Before Neil Gaiman was a best-selling author or a TV producer, he wrote graphic novels, a.k.a. “comics for grown-ups” — he’s best known for “The Sandman,” which ran from 1989 to 1996. But if Gaiman were getting started today, he would be experimenting with a completely different art form.
“If I were like 19 or 20 right now, I would be probably messing around with the virtual reality stuff,” Gaiman said on the latest episode of Recode Media with Peter Kafka.
After a recent event in Seattle, he got a 30-minute demo of VR content that “blew me away,” including a vertigo-inducing simulation of standing on a skyscraper.
“They were like, ‘Do you want to do something with this?’” Gaiman said of the demo-givers. “And I said, ‘No, actually, I don’t. I will come to this with a 56-year-old head and lots of ideas about the ways that other things are done.”
In the audience for that same event, before the demo, was Amazon CEO Jeff Bezos.
“I love having him in the audience because he has the loudest laugh of any human being,” Gaiman said. “If you have him laughing in your audience, half the battle is already won.”
Although the ability to make comics as thoughtful and respectable as adult fiction is what drew Gaiman to that medium, he suggested the same translation wouldn’t work for VR.
“If you try and go, ‘Ah, this is how we did it in movies,’ or, ‘This is how we did it in comics,’ or, ‘This is how we did it in books,’ or, ‘This is how we did it in video games’ ...” he said. “This is going to be its own thing.”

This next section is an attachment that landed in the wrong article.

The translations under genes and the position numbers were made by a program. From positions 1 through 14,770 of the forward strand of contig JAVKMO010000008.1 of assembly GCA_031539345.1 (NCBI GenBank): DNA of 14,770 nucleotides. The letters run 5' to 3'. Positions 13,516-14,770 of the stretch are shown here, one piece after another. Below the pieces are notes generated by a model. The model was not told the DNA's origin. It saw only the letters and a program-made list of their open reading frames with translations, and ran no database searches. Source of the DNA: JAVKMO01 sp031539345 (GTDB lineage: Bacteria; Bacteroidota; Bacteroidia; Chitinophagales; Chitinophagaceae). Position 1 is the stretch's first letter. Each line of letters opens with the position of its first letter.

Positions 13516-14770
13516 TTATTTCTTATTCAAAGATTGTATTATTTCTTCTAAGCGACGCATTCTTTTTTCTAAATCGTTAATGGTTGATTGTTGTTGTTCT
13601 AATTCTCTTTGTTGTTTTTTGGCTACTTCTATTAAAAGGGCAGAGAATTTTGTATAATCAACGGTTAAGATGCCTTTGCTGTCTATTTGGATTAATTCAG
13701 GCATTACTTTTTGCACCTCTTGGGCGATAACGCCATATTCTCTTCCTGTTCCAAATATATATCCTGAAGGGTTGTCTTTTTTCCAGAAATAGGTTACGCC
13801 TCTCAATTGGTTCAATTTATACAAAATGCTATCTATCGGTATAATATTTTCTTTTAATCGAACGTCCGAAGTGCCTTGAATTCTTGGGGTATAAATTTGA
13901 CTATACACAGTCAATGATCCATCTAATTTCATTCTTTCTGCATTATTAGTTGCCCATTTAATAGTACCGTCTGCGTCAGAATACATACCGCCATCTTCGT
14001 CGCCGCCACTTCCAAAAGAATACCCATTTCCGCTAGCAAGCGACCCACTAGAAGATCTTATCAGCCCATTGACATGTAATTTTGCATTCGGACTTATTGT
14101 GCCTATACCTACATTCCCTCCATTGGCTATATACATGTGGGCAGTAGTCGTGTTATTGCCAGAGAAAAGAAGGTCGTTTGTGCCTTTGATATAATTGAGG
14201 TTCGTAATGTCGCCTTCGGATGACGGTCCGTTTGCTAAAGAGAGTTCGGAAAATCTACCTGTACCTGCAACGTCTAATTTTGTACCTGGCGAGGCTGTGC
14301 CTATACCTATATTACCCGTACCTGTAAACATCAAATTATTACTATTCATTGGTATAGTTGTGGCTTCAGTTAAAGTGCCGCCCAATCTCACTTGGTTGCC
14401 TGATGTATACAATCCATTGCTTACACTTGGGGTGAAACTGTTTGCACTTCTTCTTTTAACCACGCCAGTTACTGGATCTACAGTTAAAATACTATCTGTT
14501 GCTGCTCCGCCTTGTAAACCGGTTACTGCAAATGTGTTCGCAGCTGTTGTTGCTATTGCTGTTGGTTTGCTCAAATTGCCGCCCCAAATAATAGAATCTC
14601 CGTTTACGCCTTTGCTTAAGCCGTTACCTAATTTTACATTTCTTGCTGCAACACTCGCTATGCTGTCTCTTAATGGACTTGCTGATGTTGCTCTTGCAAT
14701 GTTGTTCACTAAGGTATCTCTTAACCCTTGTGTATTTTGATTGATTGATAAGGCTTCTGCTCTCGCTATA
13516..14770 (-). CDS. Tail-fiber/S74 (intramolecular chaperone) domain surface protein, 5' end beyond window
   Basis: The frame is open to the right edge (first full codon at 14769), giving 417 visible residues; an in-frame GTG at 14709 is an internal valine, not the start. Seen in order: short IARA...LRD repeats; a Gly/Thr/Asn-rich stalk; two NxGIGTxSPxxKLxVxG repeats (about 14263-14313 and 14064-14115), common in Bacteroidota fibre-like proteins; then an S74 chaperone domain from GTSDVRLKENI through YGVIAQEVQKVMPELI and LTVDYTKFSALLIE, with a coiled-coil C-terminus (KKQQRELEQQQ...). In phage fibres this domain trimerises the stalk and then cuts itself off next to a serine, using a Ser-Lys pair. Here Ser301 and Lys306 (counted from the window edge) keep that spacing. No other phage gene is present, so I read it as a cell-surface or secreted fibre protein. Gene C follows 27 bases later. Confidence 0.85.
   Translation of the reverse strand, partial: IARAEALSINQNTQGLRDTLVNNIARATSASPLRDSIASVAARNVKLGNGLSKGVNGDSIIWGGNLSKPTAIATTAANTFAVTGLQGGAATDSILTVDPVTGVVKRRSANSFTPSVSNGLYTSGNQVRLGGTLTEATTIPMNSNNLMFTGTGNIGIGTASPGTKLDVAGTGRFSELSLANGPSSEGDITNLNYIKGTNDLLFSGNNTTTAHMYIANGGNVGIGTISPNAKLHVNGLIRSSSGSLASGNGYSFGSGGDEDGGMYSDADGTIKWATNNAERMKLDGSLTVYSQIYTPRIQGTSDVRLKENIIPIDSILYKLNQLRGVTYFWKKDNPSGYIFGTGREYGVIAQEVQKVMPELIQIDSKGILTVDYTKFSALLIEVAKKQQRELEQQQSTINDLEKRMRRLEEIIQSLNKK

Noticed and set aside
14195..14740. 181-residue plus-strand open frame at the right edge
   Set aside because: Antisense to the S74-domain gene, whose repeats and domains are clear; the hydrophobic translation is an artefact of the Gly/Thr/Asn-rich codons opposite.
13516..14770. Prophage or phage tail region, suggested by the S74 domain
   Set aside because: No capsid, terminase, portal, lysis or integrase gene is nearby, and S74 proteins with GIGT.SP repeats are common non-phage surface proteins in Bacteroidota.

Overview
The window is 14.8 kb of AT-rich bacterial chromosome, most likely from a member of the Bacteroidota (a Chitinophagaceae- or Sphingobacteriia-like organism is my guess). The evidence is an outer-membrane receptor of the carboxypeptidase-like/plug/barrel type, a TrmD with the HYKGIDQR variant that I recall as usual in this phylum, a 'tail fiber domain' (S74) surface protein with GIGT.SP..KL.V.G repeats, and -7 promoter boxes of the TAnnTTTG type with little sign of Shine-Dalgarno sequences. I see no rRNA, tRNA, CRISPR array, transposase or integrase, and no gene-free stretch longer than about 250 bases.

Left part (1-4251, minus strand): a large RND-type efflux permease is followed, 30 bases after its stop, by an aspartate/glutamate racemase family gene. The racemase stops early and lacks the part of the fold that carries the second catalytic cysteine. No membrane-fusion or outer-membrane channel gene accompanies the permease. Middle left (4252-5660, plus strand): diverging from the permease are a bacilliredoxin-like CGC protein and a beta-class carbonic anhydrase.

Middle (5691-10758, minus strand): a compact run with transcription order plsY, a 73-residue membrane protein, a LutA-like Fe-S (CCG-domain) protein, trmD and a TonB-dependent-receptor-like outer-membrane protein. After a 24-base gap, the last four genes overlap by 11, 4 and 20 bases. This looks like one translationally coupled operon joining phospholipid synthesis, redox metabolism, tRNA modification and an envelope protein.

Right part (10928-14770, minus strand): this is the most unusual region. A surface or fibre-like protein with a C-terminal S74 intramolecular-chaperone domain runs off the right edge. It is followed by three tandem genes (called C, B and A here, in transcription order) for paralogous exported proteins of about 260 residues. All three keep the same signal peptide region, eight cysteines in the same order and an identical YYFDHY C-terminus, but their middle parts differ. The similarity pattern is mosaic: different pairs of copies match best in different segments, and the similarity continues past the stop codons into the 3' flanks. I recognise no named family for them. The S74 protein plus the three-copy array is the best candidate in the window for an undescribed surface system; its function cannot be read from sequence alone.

“There’s a little part of your brain going, ‘This is not real,’” Gaiman added. “And then everything in your brain is going, ‘Yeah, we understand you, part-of-the-brain-that-says-this-is-not-real, but by the way, I cannot take a step forward and fall off this 500-foot building, as I’m on the edge of a skyscraper.’”
Another part of Gaiman’s VR demo was a virtual sculpting application, by which he was “absolutely fascinated.”
“People were making art and sculptures and things that do not exist in the real world, although theoretically, I guess a 3-D printer could take that thing and recreate it,” he said. “They made me, as a gift, a Sandman, with stars in his eyes and stars in his cloak, and it was the most amazing thing. I got to walk around him and look at him and he was a piece of art that they made for me, that did not exist.”
“I thought, ‘That’s going to be a thing,’” he added. “VR galleries, stuff that there is no reason for it to exist in the real world, but that does not mean it does not exist.”
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This article originally appeared on Recode.net.